Read Full Post »

Yes, I could not get enough of the R.S. Belcher books, so when this popped up in my library’s databases, I just simply had to get my claws on it. Of course, after having read the synopsis, I simply wanted to inhale the bloody book. Are you intrigued, about now? Well enough with the pleasantries and other such bollocks and get it on with it. Yeah?

Jimmie Aussapile is a truck driver, traversing the interstate highways of America delivering stuff, possibly to a some Amazon warehouse or other such bollocks. Nothing special … or so it seems. The truth is Jimmie is a member of the Brotherhood of the Wheel a secret group comprised of truckers, bikers, taxi drivers, RVers and state troopers that are derived from Templar lines. They secretly travel the highways stalking serial killers and bringing them to justice. They are the secret line between the lawless and the law-abiding. When Jimmie has a ghostly encounter with a hitchhiker that informs about children missing over the country and the strange eerie Black Eyed Kids (BEKs) that prowl the highways, like a moth to a flame he is drawn in. And no they are not strange fans of The Black-Eyed Peas group. Hector Sinclair is a member of the Blue Jocks, a Scottish-clan base motorcycle club, and unlike most MCs they make a legitimate living bounty hunting. When the leader of the club dies, Hector is chosen to become the head of the Blue Jocks but not until he fulfils his “apprenticeship” with the Brethren. Lovina Marcou is a hard-boiled, no-nonsense Louisiana State Police Investigator in search of some missing persons when she has a hair-raising encounter with the BEKs. When a bunch of teenagers are brutally abducted somewhere near Kansas, paths are crossed where Lovina, Hector and Jimmie find that they have more in common with each other as they form a team along with a cross-section of strange allies. Yes, even Elvis shows up. Yes, that bloke … Mr. Blue Suede Shoes himself. Interesting story. Read the book. I’m not going to be a wanker and spoil the fun. Soon the world of firearms and computers merge with the supernatural when this unlikely group find themselves teaming up against several supernatural foes that are a wee bit nasty. And blood will spill. A whole lot of it. We’re talking Incas-type sacrificial blood spillage. A bit too much? Aye, sometimes I do stuff like that. And (I know it’s cliche) survival of the world … nay, universe is at stake.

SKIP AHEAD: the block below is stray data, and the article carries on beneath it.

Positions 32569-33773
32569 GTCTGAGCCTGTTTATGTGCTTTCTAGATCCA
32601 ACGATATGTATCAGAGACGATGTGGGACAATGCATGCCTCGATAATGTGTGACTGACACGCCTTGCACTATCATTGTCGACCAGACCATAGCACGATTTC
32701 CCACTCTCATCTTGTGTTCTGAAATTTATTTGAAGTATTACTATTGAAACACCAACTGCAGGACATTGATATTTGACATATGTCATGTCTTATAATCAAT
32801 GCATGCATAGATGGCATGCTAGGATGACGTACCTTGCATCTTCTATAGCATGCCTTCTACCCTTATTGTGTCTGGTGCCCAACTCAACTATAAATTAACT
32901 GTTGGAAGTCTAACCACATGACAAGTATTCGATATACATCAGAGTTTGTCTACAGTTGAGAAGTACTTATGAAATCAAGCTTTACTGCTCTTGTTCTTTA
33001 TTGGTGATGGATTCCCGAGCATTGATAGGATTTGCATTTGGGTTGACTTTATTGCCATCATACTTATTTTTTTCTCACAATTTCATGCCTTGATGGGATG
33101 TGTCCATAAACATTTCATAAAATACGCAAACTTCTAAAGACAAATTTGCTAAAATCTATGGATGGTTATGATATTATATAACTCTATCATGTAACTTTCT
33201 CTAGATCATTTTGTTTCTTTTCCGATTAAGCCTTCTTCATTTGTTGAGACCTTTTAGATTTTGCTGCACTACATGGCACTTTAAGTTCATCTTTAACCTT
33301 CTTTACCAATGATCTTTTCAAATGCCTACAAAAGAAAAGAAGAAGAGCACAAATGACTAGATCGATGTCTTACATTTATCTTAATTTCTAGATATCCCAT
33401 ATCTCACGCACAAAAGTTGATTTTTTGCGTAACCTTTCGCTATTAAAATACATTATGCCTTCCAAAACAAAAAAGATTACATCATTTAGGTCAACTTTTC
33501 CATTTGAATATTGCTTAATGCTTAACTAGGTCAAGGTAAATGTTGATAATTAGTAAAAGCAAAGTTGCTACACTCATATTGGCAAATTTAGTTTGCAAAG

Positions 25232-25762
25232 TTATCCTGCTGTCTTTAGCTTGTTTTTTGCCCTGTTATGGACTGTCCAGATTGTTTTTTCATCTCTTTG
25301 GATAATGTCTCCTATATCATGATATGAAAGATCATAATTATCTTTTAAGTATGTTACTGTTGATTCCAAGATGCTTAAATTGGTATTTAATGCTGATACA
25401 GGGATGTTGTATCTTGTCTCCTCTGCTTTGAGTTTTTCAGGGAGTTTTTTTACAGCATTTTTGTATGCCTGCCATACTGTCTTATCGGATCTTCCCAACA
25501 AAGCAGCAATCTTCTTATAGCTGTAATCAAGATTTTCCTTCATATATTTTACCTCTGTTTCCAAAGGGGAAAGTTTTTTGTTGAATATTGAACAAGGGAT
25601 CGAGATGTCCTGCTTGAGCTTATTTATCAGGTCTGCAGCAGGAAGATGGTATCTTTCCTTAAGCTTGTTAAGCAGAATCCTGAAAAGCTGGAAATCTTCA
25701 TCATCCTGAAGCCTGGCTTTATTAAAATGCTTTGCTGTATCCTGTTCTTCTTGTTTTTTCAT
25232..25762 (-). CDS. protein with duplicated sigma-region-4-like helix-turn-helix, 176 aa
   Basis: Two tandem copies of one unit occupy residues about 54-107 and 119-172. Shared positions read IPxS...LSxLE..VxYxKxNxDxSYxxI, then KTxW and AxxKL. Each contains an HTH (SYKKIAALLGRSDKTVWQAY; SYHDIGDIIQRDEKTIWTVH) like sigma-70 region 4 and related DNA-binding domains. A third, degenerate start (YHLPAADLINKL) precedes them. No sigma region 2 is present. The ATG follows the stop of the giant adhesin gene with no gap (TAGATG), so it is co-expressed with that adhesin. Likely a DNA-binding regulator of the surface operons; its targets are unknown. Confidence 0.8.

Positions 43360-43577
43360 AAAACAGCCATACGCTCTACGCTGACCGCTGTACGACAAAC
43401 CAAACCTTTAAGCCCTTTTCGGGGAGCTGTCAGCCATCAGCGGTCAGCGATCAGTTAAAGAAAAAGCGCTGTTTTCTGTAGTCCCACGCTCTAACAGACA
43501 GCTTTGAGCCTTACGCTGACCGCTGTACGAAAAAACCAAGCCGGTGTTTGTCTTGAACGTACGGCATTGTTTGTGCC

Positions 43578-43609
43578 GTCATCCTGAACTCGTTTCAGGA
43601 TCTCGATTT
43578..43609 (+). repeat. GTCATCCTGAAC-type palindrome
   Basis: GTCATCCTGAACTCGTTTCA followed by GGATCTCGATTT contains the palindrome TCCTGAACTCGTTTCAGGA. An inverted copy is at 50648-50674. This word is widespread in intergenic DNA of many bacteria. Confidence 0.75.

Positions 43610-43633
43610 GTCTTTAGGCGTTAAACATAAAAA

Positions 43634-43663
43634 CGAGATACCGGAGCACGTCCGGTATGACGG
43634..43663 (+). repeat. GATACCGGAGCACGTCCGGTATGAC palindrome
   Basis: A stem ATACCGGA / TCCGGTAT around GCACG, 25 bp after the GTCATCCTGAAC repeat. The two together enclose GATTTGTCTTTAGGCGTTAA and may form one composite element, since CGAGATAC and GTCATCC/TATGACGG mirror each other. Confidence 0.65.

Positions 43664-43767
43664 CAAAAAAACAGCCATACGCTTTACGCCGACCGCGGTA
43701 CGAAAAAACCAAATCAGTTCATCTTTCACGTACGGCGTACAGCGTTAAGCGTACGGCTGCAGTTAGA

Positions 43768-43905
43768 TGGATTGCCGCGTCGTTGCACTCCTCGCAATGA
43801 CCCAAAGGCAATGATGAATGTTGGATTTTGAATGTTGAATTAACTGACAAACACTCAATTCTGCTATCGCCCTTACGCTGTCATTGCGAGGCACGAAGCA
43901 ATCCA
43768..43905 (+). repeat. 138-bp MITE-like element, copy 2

Quick note, for those that read Nightwise (my last book review) would have gotten a nice but quick introduction to Jimmie when Laytham Ballard needed a lift. Also interestingly enough Mr. Ballard’s name is mentioned several times in Brotherhood.

Once again, Mr. Belcher pulls us into his strange world of magic, technology, weapons, fists, and dark humour. And there is no slowing down to the intensity of suspense and action in Brotherhood. I can just hear Sammy Hagar’s “I Can’t Drive 55” in my head. And yes, I think Sammy was better than David Lee Roth in Van Halen … but that’s just me. I’ve detoured … slightly. Every page turn is like peering around the corners of a dark mansion that is stalked by a stealthy, machete-wielding maniac. All the way towards the end it is a white-knuckled, adrenaline-induced ride towards a breathtaking conclusion. And even when you reach the end, you still want more. Good news on that front: it is a another series. Ah Mr. Belcher, you loveable bastard. And now comes the foaming and impatience in anticipation of the next books. And the page turns (don’t worry you’ll get this AFTER having read the book).

(P.S. Try not to get too attached to certain characters in this book. You’ve been warned. And I’ve saved you some tears. And yes, you are quite welcome.)

Read Full Post »

It’s been a few years since I read the last Weird Wild West book that was written by R.S. Belcher and needless to say I’ve been “jonesing” for more of tales from the Weird Wild West. So like any “junkie” that’s thirsty I reached for the next best thing for my literary “high” from Mr. Belcher. It’s like thinking that you settled for a whole bag of questionable bathtub meth and ended up with a bag of premium Peruvian blow … at bathtub meth prices. Meet Nightwise. But before I continue rambling on with drug metaphors that would most likely put me on certain law enforcement radars … I think it would be best if I just shut up with the bollocks and move on with the bloody book review. Yeah? Why not.